The JSPA serves to protect the privacy of journalistic sources and helps protect a journalist’s right to privacy when collecting or disseminating information. The law is also a two-part test: first, it requires the police and the Crown not to establish a reasonable alternative means of obtaining information, and second, that the public interest in prosecuting the crime for which material is being sought outweighs the interests of the journalist . interested in privacy in protecting their work.

However, McKinnon, referring to two recent Canadian media cases, R. v. CBC and R vs. Virtanen, who has tried and failed to use the JSPA, admits that “more often than not, courts favor the police because they feel that if it has anything to do with prosecution of defendants, they are quick to crack down on journalists’ rights.”

The lawyer, however, warns of the “chilling” effect that production orders on journalists and documentary makers could have on the media landscape.

“Interviewees may be willing to be interviewed by a journalist, but they may not want to talk to the police for their own good reasons,” McKinnon says. “If people start thinking that every time they talk to a journalist, [the journalist’s] records and records will be turned over to the police and used against them, they may be less willing to speak.”

Another major problem is that the police will begin to view journalists as just another tool for investigating crimes, and reporters will not be seen as independent police watchdogs.

“Journalists may have to start destroying records and records they need for their own protection if someone comes back and sues them,” McKinnon says. “This puts journalists in a very difficult position.”

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“Shazam!” The director is ready to abandon the “superhero discourse”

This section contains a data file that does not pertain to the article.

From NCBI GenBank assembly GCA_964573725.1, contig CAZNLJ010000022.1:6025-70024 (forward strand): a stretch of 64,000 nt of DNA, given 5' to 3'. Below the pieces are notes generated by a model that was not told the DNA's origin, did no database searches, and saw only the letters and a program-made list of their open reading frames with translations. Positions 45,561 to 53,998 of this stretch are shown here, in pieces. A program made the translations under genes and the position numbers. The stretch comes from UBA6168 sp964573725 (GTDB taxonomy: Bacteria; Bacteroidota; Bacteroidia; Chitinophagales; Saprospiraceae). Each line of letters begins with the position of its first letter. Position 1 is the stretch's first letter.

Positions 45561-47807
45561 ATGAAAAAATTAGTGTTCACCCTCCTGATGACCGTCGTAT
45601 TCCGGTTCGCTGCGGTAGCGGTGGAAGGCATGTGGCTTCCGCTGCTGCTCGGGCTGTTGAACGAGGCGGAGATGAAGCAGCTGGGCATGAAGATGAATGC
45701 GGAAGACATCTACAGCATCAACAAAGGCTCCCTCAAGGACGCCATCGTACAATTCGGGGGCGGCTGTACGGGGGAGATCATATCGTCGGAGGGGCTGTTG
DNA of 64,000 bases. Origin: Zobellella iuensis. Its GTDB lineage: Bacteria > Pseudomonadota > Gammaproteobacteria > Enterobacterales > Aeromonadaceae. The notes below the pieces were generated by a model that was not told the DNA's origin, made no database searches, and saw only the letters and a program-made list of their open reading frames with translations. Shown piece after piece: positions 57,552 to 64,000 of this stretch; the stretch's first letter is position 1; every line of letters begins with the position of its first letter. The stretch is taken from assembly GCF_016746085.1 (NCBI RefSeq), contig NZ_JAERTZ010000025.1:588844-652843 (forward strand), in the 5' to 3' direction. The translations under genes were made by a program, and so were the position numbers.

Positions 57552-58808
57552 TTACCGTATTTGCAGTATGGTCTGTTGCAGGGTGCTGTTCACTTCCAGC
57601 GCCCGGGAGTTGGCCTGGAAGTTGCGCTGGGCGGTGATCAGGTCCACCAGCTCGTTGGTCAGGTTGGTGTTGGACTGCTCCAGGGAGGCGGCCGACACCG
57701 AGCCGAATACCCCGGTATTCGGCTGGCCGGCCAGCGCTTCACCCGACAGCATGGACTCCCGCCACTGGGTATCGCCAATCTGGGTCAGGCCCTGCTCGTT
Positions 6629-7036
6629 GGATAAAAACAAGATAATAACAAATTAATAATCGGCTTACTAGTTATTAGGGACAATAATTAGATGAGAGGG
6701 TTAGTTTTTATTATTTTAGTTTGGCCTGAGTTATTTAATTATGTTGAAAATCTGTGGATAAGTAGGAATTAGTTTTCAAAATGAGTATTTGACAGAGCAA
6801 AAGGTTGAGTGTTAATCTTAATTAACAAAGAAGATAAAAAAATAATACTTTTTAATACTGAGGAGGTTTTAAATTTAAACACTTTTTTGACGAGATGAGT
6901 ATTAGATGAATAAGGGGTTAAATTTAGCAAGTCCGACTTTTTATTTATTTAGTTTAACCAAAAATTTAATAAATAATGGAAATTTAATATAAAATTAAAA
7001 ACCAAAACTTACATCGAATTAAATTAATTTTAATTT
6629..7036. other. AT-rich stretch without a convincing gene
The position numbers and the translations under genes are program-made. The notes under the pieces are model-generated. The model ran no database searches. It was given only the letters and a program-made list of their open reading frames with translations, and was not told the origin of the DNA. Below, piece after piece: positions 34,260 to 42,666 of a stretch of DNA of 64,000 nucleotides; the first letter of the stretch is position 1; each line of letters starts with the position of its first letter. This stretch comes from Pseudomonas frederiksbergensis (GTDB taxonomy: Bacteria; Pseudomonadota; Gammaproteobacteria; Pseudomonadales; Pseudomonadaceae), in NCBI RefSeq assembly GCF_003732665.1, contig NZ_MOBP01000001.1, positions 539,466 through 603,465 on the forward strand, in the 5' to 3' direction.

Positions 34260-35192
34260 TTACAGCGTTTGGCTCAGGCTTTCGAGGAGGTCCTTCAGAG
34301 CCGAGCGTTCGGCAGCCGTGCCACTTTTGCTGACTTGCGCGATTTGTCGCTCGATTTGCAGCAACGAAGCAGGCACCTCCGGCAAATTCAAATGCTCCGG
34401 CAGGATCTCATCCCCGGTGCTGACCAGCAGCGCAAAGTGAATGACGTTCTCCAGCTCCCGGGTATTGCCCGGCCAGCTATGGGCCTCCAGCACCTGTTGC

David F. Sandberg and Rachel Zegler Urge Critics of Shazam! Fury of the Gods” on Twitter.

Superhero sequel by New Line Cinema and Warner Bros. debuted in theaters over the weekend and grossed a disappointing $30.5 million, beating relatively modest expectations of $35 million.

This makes him one of the worst opening weekend performers for the DC Comics franchise, ahead of only Wonder Woman 1984 and The Suicide Squad. both came out during the pandemic and were made available for streaming immediately upon release.

On Rotten Tomatoes, The Tomatometer received a critical acclaim of 53% on Monday afternoon, with an audience score of 88%.

Rachel Zegler, who plays Anthea, Atlas’ youngest daughter, in the Shazam sequel, reacted to this weekend’s poor box office performance by urging people on Twitter to give the film a shot.

“Hey, our movie is really good!” Zegler tweeted Saturday. “but mostly I just really enjoyed doing it and the people I met doing it 🙂 go and see! give it a chance. we have 85% of the audience for a reason.”

“Some people out there are just… needlessly mean” she continued. “And it’s unnecessary. and I know, I know, “if you can’t handle the heat…” and all that nonsense, and you’re right. but our film is actually very good. it’s just cool to hate fun these days. This is fine. were good.”

On Monday, director David F. Sandberg also lamented the reaction to the film, tweeting that it had just received the “lowest critic score” for Rotten Tomatoes and the “highest audience score for the same film.”

“Critically, I didn’t expect a repeat of the first movie, but I was still a little surprised because I think it’s a good movie. Well, the Swedish filmmaker. tweeted.

The first Shazam! The film earned $53.5 million in its opening weekend of 2019.

‘Annabelle: Creation’ director completes his tweet a thread saying that he has no regrets about making “Shazam!” movies “if only for a minute”, but was looking forward to switching off from the stresses of “online superhero discourse” and returning to the horror genre.

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Amanda Bynes’ Parents Not Considering Another Custody Due To Mental Hold